Teachers’ Day 2020: How secure are the educators?

Teachers’ Day 2020: How secure are the educators?
Teachers' Day 2020 Team Careers360 | Sep 5, 2020 - 9:38 a.m. IST
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NEW DELHI: According to provisional data from the Unified District Information System, UDISE+, India has 94,16,895 teachers in its schools, with men and women in about equal numbers. However, a large number, over 1.2 lakh, are on contract or working part-time.

The new National Education Policy (NEP) 2020 mentions recruiting permanent teachers but has not prescribed any way of undoing the damage caused by years of temporary appointments. Confusingly, it has even widened the scope for appointing persons in teaching or supporting roles on a temporary basis, as volunteers and helpers.

This Teachers’ Day, Careers360 is taking a look at how many are on contract, how temporary teachers are distributed across the country and what proportion of their education budgets states spend on teachers.

Teachers’ Day: Over 1.2 lakh temporary teachers

The policy of hiring temporary teachers -- known by various names including contract teachers, guest teachers, para-teachers, shiksha mitra and niyojit shikshak -- was used by some Indian states to provide teaching resources without increasing the wage-burden.

The practice spread considerably in the early 2000s with the Sarva Shikha Abhiyan, India’s largest school education scheme, allowing contract appointments in public schools. Private schools recruit on flimsy contracts as well and the number of independent schools has only grown.

In the initial years of SSA, thousands of untrained teachers were appointed on contract but the Right to Education Act 2009 insisted on teachers being trained. The NEP 2020 also has specific instructions on training.

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Teachers’ Day 2020: States and contracts

The numbers of temporary teachers are not distributed evenly. Some states have them in far greater numbers than others.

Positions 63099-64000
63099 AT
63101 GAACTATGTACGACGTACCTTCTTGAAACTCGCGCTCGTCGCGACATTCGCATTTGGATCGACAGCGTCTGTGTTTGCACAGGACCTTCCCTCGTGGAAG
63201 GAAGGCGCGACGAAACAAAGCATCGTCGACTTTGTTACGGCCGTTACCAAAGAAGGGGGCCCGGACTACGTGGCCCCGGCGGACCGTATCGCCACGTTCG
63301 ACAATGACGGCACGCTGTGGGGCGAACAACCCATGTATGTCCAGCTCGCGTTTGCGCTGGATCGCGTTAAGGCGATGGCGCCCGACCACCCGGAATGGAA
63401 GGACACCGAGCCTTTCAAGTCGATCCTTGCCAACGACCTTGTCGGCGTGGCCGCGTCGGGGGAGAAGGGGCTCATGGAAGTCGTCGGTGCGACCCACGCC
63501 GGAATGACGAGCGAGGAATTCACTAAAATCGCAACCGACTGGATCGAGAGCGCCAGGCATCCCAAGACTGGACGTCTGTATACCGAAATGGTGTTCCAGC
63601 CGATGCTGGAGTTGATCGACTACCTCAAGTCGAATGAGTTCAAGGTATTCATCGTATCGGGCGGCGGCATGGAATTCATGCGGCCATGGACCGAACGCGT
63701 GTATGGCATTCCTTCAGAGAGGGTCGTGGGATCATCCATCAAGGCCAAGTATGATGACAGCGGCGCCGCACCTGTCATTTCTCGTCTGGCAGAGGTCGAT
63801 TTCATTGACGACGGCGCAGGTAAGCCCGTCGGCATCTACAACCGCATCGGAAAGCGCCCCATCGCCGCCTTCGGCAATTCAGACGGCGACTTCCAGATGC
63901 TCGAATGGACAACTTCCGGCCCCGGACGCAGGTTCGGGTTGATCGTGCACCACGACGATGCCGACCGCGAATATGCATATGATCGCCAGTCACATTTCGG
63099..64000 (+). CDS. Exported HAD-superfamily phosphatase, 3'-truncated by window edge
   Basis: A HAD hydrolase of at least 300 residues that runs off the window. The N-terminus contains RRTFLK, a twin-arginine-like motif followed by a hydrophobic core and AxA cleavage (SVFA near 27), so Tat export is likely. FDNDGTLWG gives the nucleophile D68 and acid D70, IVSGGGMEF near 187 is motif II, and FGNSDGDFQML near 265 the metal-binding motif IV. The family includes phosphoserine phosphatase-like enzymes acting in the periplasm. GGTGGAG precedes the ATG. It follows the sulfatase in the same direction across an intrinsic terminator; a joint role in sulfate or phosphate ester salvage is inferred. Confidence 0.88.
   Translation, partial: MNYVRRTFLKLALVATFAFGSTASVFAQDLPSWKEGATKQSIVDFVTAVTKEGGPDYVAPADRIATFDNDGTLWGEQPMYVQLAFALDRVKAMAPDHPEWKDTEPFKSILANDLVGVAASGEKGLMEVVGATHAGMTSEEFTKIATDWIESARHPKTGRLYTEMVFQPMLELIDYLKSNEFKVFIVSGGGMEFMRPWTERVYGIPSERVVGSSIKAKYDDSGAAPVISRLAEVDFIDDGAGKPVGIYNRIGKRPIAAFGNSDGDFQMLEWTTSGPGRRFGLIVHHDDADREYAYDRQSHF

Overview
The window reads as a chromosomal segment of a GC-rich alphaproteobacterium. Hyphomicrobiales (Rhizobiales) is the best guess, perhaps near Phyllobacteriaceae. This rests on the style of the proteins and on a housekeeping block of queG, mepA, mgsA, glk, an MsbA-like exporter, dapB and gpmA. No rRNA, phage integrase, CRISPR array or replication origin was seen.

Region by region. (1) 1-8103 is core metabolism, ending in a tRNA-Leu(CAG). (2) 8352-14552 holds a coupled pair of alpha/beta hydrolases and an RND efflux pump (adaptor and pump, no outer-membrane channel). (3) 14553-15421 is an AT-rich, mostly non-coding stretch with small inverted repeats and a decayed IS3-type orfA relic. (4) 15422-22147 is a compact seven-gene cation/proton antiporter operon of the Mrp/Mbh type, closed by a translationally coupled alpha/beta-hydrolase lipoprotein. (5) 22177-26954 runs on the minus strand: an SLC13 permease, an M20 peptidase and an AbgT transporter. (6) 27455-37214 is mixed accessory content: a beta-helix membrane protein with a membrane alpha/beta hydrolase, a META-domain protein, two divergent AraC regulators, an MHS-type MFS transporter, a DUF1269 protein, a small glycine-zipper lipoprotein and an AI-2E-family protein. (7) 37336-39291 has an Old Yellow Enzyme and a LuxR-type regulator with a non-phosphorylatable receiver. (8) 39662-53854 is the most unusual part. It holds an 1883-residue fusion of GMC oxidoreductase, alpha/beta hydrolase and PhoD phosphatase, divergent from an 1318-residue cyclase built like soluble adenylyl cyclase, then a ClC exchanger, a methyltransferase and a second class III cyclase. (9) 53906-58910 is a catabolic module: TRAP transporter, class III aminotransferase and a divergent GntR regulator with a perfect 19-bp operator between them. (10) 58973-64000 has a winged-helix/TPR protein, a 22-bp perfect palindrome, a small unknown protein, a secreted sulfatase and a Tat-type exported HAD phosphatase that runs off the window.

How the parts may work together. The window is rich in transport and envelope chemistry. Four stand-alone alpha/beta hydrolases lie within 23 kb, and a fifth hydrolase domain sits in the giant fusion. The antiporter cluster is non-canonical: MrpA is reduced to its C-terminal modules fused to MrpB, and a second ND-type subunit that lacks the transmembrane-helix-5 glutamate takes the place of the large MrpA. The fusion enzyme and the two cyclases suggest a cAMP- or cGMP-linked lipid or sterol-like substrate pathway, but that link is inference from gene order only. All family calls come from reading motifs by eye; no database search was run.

Of the contract teachers, over 18% are in Uttar Pradesh alone -- partly because the state is large and the country’s most populous but also because it made temporary appointments of “shiksha mitras”, or friends of education, in very large numbers.

Just three states have close to 35% of the country’s contract teachers. UP is followed by West Bengal and Punjab.

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However, when analysed by state, it becomes apparent that in some states, over half the teachers are on contract. These include Arunachal Pradesh, Meghalaya and Mizoram. In several states and Union Territories, their numbers are approaching 25% (a quarter of all teachers) or between 25% and 50%. These include Dadra and Nagar Haveli, Delhi, Haryana, Himachal Pradesh, Jharkhand, Manipur, Punjab and Sikkim.

In Bihar, the Niyojit Shikshak have clearly been counted as permanent teachers by UDISE despite the fact that they do not enjoy the same benefits or pay as the regular teachers and had been on strike for weeks leading up to the COVID-19 lockdown.

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Teachers’ salaries form a major component of recurring cost in a school administration. An analysis by the National Institute of Public Finance and Policy shows that in India, on an average 64% of the total expenditure of a school is on the teachers’ salary. It goes to explain why contract appointments remains in policy despite many stakeholders agreeing it harms the education system, is exploitative and leads to prolonged litigation.

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